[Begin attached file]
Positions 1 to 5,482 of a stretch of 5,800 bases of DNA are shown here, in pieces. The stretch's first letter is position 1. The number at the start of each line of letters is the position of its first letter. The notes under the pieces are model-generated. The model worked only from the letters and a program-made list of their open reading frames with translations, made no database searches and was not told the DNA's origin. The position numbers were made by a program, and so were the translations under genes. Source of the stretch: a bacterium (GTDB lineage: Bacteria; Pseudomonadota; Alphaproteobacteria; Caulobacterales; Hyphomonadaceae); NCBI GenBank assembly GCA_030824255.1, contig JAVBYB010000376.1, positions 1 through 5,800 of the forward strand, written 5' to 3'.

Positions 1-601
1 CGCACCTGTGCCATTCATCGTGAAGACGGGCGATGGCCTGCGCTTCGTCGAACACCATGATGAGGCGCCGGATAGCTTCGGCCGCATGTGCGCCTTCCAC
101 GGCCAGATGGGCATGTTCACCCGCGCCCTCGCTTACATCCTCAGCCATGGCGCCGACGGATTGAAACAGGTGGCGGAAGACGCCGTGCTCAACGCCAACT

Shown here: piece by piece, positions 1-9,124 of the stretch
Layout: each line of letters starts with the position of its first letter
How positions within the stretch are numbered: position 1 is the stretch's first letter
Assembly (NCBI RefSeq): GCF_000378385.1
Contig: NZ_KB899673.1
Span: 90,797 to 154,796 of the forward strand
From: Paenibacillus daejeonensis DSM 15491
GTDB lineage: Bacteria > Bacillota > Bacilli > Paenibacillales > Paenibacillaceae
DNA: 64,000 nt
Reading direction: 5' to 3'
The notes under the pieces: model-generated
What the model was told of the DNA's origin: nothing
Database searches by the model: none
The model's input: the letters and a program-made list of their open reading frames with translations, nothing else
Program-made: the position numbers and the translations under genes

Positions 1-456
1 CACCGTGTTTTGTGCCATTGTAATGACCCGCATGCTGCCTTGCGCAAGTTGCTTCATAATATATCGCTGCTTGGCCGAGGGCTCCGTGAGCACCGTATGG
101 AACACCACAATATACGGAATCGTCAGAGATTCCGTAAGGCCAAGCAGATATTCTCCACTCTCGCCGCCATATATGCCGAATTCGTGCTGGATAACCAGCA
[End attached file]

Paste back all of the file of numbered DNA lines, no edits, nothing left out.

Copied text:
Positions 1 to 5,482 of a stretch of 5,800 bases of DNA are shown here, in pieces. The stretch's first letter is position 1. The number at the start of each line of letters is the position of its first letter. The notes under the pieces are model-generated. The model worked only from the letters and a program-made list of their open reading frames with translations, made no database searches and was not told the DNA's origin. The position numbers were made by a program, and so were the translations under genes. Source of the stretch: a bacterium (GTDB lineage: Bacteria; Pseudomonadota; Alphaproteobacteria; Caulobacterales; Hyphomonadaceae); NCBI GenBank assembly GCA_030824255.1, contig JAVBYB010000376.1, positions 1 through 5,800 of the forward strand, written 5' to 3'.

Positions 1-601
1 CGCACCTGTGCCATTCATCGTGAAGACGGGCGATGGCCTGCGCTTCGTCGAACACCATGATGAGGCGCCGGATAGCTTCGGCCGCATGTGCGCCTTCCAC
101 GGCCAGATGGGCATGTTCACCCGCGCCCTCGCTTACATCCTCAGCCATGGCGCCGACGGATTGAAACAGGTGGCGGAAGACGCCGTGCTCAACGCCAACT

Shown here: piece by piece, positions 1-9,124 of the stretch
Layout: each line of letters starts with the position of its first letter
How positions within the stretch are numbered: position 1 is the stretch's first letter
Assembly (NCBI RefSeq): GCF_000378385.1
Contig: NZ_KB899673.1
Span: 90,797 to 154,796 of the forward strand
From: Paenibacillus daejeonensis DSM 15491
GTDB lineage: Bacteria > Bacillota > Bacilli > Paenibacillales > Paenibacillaceae
DNA: 64,000 nt
Reading direction: 5' to 3'
The notes under the pieces: model-generated
What the model was told of the DNA's origin: nothing
Database searches by the model: none
The model's input: the letters and a program-made list of their open reading frames with translations, nothing else
Program-made: the position numbers and the translations under genes

Positions 1-456
1 CACCGTGTTTTGTGCCATTGTAATGACCCGCATGCTGCCTTGCGCAAGTTGCTTCATAATATATCGCTGCTTGGCCGAGGGCTCCGTGAGCACCGTATGG
101 AACACCACAATATACGGAATCGTCAGAGATTCCGTAAGGCCAAGCAGATATTCTCCACTCTCGCCGCCATATATGCCGAATTCGTGCTGGATAACCAGCA